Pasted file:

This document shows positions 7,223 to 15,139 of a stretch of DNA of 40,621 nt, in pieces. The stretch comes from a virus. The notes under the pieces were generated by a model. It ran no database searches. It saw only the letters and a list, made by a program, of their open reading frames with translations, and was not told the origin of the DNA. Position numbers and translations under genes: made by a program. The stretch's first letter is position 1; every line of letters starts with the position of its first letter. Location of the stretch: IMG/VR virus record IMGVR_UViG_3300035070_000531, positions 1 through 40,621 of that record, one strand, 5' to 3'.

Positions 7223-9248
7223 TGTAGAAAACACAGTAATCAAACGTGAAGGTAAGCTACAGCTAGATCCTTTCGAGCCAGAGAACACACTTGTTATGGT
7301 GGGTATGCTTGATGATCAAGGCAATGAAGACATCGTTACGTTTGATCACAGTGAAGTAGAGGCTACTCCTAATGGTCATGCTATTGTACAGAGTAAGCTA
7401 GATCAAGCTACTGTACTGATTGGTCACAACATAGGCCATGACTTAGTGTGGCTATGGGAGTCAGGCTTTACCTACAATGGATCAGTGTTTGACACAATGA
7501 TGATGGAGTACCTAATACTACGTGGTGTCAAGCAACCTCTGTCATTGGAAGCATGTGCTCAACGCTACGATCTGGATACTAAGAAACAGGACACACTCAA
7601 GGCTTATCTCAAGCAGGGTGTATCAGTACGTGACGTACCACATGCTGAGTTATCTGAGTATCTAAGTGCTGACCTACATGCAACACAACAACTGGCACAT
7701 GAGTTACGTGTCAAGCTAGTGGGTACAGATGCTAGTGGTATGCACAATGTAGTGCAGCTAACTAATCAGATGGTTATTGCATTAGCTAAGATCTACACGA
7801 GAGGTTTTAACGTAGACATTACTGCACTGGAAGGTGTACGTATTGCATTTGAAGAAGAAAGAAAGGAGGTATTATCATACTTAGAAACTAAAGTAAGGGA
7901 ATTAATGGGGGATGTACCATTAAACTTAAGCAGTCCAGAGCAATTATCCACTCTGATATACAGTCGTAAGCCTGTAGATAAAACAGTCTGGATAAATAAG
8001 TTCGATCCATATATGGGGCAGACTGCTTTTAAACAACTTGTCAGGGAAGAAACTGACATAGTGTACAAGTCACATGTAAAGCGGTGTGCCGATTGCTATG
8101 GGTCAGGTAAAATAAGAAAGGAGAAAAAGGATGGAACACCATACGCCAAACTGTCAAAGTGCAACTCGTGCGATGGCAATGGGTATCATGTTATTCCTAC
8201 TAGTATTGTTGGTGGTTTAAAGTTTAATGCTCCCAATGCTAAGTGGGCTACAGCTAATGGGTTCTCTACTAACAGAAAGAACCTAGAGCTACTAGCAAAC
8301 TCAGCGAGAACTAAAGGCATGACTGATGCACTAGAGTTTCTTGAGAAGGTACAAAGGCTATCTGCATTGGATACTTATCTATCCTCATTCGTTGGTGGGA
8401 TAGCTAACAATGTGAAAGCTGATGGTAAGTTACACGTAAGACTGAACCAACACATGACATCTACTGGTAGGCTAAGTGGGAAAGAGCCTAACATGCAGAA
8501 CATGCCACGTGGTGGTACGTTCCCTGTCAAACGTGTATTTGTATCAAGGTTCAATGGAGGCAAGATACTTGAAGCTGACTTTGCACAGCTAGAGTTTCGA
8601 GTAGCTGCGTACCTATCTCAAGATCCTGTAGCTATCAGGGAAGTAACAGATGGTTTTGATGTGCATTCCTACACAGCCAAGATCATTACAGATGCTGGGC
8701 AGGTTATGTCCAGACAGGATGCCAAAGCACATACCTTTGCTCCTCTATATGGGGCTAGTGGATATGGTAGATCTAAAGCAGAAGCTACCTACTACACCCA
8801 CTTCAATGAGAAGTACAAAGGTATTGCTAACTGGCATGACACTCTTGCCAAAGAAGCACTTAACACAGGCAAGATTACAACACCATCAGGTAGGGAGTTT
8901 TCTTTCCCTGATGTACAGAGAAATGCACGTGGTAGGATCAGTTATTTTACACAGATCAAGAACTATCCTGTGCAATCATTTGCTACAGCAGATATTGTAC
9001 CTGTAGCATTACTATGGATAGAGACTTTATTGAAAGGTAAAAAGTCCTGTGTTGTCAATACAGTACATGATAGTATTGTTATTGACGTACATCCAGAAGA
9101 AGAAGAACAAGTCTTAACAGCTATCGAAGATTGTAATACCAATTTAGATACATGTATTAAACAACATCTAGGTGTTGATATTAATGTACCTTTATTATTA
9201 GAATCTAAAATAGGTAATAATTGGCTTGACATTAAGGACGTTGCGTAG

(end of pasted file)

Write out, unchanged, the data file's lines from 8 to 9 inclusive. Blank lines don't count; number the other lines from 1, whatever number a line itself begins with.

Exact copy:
7701 GAGTTACGTGTCAAGCTAGTGGGTACAGATGCTAGTGGTATGCACAATGTAGTGCAGCTAACTAATCAGATGGTTATTGCATTAGCTAAGATCTACACGA
7801 GAGGTTTTAACGTAGACATTACTGCACTGGAAGGTGTACGTATTGCATTTGAAGAAGAAAGAAAGGAGGTATTATCATACTTAGAAACTAAAGTAAGGGA